When we admit a new patient, we ask a long series of questions designed to figure out your medical history...providing the patient is coherent enough to answer. We want to know EVERYTHING. Allergies, medications, medical history, recreational drugs, favorite foods and thoughts on the global warming threat. You can't keep secrets from nurses, so don't even try.
(And don't even think that we believe the story that you were innocently reading the bible while naked, fell, and got a potato and a jar of concord grape jelly conveniently lodged in your descending colon. We don't believe it, not even for one second.)
I received a patient, and had to ask all the pertinent questions, like, "How many licks does it take you to get to the center of a tootsie pop?" I try to streamline the experience as much as possible because at 1am, no one really wants to answer how much wood could a wood chuck chuck if a wood chuck could chuck wood. And at 1am, I really don't want to know.
Me: Have you experienced any unexpected, unplanned weight loss recently?
Patient: No... (patting his belly) I don't diet.
Me: (observing the girth of said belly) Okay...I believe you.
Patient: Men don't diet.
Patient: I'm serious...men don't diet.
Me: Some guys do. I know a couple who are dieting right now.
Patient: Now why would a man want to diet?
You know that filter that is between your brain and your mouth? Apparently, I left mine at home that night.
Me: Because they want to look good naked for their women.
The patient looked thoughtful for a moment while his wife was dissolving into fits of laughter. With all seriousness, he looked at me and said, "That's a REALLY good answer."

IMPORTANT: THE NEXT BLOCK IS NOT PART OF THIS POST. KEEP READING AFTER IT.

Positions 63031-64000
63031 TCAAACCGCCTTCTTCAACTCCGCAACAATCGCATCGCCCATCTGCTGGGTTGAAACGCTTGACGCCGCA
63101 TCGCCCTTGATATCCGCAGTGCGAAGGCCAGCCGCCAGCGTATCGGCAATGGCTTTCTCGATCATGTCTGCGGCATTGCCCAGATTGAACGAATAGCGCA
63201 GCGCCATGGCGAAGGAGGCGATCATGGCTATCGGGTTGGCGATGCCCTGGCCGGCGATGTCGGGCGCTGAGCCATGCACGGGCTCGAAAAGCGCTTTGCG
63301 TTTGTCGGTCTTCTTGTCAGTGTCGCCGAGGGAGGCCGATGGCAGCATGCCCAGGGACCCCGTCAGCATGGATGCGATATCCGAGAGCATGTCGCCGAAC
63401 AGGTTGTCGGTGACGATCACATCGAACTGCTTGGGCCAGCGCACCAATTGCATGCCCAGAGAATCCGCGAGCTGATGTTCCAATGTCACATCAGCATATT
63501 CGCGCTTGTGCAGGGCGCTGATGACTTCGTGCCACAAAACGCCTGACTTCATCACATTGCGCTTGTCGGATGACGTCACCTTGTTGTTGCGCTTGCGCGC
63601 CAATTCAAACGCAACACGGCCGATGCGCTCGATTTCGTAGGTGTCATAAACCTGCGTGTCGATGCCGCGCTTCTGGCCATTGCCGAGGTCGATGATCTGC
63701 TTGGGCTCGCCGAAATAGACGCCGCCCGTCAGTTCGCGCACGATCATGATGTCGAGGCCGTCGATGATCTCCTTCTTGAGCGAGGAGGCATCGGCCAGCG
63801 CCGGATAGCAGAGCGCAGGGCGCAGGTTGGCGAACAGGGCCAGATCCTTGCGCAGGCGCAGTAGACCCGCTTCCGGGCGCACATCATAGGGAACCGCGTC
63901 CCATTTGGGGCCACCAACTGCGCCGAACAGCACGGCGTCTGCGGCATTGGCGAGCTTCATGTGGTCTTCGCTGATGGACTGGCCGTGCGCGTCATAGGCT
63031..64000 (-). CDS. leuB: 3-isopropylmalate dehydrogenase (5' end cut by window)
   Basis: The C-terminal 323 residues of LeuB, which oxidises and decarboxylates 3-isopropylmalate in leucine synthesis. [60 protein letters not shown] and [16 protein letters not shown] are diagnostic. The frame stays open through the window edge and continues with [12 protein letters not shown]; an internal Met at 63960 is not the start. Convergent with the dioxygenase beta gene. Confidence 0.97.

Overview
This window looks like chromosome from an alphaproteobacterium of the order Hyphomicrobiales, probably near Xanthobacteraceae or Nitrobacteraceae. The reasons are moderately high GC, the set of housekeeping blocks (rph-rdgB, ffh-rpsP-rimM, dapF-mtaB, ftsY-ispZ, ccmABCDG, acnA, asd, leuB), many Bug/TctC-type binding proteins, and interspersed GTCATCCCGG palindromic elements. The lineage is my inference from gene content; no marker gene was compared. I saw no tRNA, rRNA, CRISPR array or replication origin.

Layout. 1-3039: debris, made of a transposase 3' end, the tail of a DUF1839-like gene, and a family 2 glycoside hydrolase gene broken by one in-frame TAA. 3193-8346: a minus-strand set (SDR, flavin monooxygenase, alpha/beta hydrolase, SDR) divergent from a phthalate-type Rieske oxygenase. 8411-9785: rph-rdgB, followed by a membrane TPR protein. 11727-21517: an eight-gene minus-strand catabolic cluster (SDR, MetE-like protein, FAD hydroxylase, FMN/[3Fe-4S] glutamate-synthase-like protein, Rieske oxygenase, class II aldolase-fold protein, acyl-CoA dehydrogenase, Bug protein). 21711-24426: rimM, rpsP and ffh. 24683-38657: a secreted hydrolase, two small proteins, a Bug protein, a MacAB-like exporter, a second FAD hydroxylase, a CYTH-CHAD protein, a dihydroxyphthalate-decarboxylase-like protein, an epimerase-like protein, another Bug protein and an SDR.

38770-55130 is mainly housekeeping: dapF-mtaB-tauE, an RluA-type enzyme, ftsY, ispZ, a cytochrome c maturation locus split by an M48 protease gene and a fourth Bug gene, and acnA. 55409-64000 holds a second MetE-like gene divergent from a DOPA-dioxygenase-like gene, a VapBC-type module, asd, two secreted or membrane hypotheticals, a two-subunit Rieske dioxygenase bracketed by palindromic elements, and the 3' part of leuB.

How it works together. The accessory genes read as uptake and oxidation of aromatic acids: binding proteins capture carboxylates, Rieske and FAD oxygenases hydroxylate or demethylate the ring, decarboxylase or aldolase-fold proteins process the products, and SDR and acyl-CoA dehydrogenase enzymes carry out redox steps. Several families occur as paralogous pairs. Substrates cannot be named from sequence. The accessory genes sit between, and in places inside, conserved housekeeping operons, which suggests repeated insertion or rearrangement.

Later, Paul came to the floor and announced he had been molested by a patient in isolation, rubbing her hands in his hair and Lord knows where else. He felt violated. He felt dirty. He never admitted to it, but I think he was secretly excited.
One nurse had an epiphany and thought we should wash his hair with one of those no-rinse shampoo caps. They are quite handy. You zap the cap for 30 seconds in the microwave, put it on their head and rub the cap, making sure the hair gets evenly cleaned. Minutes later, you take the cap off and towel dry. It's magical!
Paul was initially reticent, but we convinced him that walking around with pseudomonas, C-diff, VRE, and whatever else in his hair is no laughing matter. He conceded to let us experiment...I mean, help him out.
So, I nuked the hat. Paul sat in the break room while a small group of nurses gathered to watch because, to be honest, none of us had ever used a shampoo cap before. It was almost like having a product inservice. I slapped the cap on his head and poked at the cap until I was convinced the hair was clean.
Minutes later, clean flowing hair abounds, and the awe-inspired nurses vow to use the caps whenever possible because it's the best invention ever made. On a roll, we begin to offer free hair washings to other staff members: a tech, a couple residents, and a housekeeper. No one else takes us up on it.
Whatever...they just don't know what they are missing.